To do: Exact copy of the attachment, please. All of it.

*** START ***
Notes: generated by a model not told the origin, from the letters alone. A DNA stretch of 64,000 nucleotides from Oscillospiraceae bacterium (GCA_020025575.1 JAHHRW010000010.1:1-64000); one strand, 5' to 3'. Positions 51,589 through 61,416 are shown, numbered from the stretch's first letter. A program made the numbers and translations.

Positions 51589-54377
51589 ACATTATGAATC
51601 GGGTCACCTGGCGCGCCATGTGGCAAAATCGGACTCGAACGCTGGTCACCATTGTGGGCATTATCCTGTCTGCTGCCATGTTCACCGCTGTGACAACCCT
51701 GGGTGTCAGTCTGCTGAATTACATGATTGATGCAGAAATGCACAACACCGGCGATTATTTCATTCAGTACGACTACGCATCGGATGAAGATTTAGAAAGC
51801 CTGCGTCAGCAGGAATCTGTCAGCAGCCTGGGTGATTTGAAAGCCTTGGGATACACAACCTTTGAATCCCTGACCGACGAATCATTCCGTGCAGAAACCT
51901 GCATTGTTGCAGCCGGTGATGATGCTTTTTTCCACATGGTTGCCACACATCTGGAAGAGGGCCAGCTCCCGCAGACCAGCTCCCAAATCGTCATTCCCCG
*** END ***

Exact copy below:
Notes: generated by a model not told the origin, from the letters alone. A DNA stretch of 64,000 nucleotides from Oscillospiraceae bacterium (GCA_020025575.1 JAHHRW010000010.1:1-64000); one strand, 5' to 3'. Positions 51,589 through 61,416 are shown, numbered from the stretch's first letter. A program made the numbers and translations.

Positions 51589-54377
51589 ACATTATGAATC
51601 GGGTCACCTGGCGCGCCATGTGGCAAAATCGGACTCGAACGCTGGTCACCATTGTGGGCATTATCCTGTCTGCTGCCATGTTCACCGCTGTGACAACCCT
51701 GGGTGTCAGTCTGCTGAATTACATGATTGATGCAGAAATGCACAACACCGGCGATTATTTCATTCAGTACGACTACGCATCGGATGAAGATTTAGAAAGC
51801 CTGCGTCAGCAGGAATCTGTCAGCAGCCTGGGTGATTTGAAAGCCTTGGGATACACAACCTTTGAATCCCTGACCGACGAATCATTCCGTGCAGAAACCT
51901 GCATTGTTGCAGCCGGTGATGATGCTTTTTTCCACATGGTTGCCACACATCTGGAAGAGGGCCAGCTCCCGCAGACCAGCTCCCAAATCGTCATTCCCCG